After the collapse of the USSR, the population of Crimea “constantly, systematically, and peacefully demonstrated their desire to separate from Ukraine.” As Crimea’s struggle for independence and reunification with Russia did not end, the events of 2014 were the “logical conclusion” of all previous processes (Velyaminov, Voznesenskaya & Kurbanov, 2019).
The causes of Crimean “separatism” should be sought in two dimensions (Savitsky, 2017):
a) in Ukraine’s policy towards Crimea: for 23 years as part of Ukraine, the peninsula has faced “economic degradation, corruption, ethnocide (destruction of the national values of the Crimeans)”;
b) in the unsatisfactory economic and political situation in Ukraine, the population’s distrust of Ukraine’s ruling elite (including under Yanukovych), the growing influence of nationalist extremism and uncontrolled violence in Ukraine.
During the events in Crimea in 2014, Ukrainian statehood lost its legitimacy (Savitsky, 2017; Brega, 2020). This idea was expressed by Putin in March 2014, and Russian scholars supported it and tried to argue that at that time, there was no political entity in Ukraine with which to talk about Crimea; therefore the only entity with whom it was possible to do was “the people of Crimea.” As a result of the “coup,” a “smaller state” was formed in Ukraine, since not all citizens wanted to live in this state and under new political conditions.
The narrative of the free choice of the Crimean people and the legitimacy of the 2014 Crimean referendum and its consequences is based on the following arguments:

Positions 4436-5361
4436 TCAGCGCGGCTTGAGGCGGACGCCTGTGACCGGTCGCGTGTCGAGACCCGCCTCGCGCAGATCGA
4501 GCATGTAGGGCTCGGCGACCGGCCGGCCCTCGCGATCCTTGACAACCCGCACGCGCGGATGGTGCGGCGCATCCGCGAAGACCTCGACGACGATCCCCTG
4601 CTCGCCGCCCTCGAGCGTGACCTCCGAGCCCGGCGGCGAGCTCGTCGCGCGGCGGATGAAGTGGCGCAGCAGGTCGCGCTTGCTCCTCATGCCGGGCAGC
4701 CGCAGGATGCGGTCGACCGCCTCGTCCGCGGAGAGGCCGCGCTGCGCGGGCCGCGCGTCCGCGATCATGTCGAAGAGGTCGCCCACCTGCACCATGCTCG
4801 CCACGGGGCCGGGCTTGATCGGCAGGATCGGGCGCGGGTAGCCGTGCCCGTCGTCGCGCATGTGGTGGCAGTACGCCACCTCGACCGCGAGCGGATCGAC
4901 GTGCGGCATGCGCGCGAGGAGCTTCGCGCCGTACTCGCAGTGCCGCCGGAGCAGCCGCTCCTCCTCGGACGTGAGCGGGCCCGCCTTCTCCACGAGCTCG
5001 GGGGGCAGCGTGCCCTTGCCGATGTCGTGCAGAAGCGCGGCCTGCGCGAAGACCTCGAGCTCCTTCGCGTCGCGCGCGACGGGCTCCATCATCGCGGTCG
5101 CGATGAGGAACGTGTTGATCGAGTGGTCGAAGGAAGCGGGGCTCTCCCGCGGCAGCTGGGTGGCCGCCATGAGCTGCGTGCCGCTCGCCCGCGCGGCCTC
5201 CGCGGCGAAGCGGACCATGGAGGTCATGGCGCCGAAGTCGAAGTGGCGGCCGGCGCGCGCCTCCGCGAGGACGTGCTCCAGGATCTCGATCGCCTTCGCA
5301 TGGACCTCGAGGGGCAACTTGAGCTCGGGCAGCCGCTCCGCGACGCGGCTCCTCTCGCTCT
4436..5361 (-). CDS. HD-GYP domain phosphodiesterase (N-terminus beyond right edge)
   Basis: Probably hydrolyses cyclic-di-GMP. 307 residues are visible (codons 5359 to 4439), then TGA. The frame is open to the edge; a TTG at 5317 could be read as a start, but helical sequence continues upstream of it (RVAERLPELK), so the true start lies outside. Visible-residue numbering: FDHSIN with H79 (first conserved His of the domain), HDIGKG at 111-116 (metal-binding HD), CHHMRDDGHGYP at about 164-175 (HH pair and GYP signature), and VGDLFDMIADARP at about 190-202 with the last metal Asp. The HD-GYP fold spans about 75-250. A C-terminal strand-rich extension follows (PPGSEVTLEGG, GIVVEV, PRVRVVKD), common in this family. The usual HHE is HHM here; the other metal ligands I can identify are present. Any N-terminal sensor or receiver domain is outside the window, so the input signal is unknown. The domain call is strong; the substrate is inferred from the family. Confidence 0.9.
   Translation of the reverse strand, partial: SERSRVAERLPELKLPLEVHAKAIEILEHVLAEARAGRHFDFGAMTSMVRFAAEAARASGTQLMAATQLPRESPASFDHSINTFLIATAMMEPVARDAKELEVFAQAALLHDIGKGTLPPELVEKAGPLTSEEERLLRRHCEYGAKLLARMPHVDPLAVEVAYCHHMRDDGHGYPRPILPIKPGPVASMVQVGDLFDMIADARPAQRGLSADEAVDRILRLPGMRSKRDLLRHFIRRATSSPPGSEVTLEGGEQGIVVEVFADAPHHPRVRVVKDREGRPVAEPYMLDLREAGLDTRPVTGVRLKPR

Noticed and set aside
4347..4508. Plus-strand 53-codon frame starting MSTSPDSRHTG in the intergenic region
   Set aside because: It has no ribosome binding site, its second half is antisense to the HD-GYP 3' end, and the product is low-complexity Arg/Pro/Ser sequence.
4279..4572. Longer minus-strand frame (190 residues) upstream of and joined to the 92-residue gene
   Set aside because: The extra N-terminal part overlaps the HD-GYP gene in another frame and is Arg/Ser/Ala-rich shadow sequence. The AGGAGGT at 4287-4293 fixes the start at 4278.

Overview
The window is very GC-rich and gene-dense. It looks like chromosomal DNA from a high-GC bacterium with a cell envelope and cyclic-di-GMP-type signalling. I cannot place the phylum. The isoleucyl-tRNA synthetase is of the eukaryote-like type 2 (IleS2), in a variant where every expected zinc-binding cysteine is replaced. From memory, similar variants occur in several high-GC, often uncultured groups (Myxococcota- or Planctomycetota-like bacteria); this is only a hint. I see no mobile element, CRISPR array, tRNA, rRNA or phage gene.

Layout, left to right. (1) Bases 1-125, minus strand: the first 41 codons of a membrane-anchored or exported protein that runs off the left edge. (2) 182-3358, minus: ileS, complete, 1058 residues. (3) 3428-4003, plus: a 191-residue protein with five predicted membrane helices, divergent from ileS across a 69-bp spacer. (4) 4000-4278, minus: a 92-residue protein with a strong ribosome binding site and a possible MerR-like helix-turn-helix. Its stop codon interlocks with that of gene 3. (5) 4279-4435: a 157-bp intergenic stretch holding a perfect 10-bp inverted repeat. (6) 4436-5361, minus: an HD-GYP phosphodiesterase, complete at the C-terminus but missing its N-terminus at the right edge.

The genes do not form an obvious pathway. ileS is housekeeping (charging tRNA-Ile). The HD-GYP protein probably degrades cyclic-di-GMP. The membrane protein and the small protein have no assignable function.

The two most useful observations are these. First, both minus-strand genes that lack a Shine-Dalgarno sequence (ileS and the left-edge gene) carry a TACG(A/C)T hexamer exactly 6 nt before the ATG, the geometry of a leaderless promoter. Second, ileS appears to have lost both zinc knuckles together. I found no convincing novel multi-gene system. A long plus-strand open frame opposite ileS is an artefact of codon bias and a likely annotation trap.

- Appeal to the right to self-determination. According to Russian lawyers, Crimea had the right to self-determination due to its autonomous republic status (i.e. the one where self-governance is exercised), which was enshrined in the Constitution of Ukraine and the Constitution of Crimea, as well as under the norms of international law: the UN Charter, the International Covenant on Economic, Social, and Cultural Rights of 1966, the International Covenant on Civil and Political Rights of 1966, and the Helsinki Final Act of 1975 (Velyaminov, Voznesenskaya & Kurbanov, 2019).
- The referendum, as well as all other processes on the peninsula, took place in peaceful conditions: there were no threats of “use of force” or aggressive action by the Russian Federation. The Russian military was there legally, and no shots were fired. Most Ukrainian troops joined the Russian/Crimean military, while others were allowed to leave Crimea (Velyaminov, Voznesenskaya & Kurbanov, 2019).
- The results of the referendum reflect the will of the majority. This is confirmed by the results of opinion polls (Kirsanova & Pankratov, 2016).
- Crimea seceded from Ukraine in violation of Ukrainian law. However, the peninsula received this right because a coup d’etat took place in Ukraine, constitutional provisions were violated, and an emergency developed (civil war and threat to the lives of the Crimeans). All of the above did not allow the referendum to be held without increased security measures (presence of Russian troops) (Brega, 2020).
- Crimea had no legal obstacles to secession from Ukraine as the Constitution of Ukraine had already lost its legal force at that time due to the Ukrainian authorities’ actions (Baghdasaryan, 2014).
- As a result of the referendum, the independent state the Republic of Crimea was formed, which later united with the Russian Federation. Thus, in 2014, secession rather than annexation took place. The two independent states united (Brega, 2020). Therefore, Russia did not violate the laws of Ukraine and international law (Velyaminov, Voznesenskaya & Kurbanov, 2019). The authors admit that such a violation could have occurred on the part of Crimea, but this statement contradicts their thesis on the irrelevance of the Constitution of Ukraine to Crimea due to the illegality of the 1954 decision.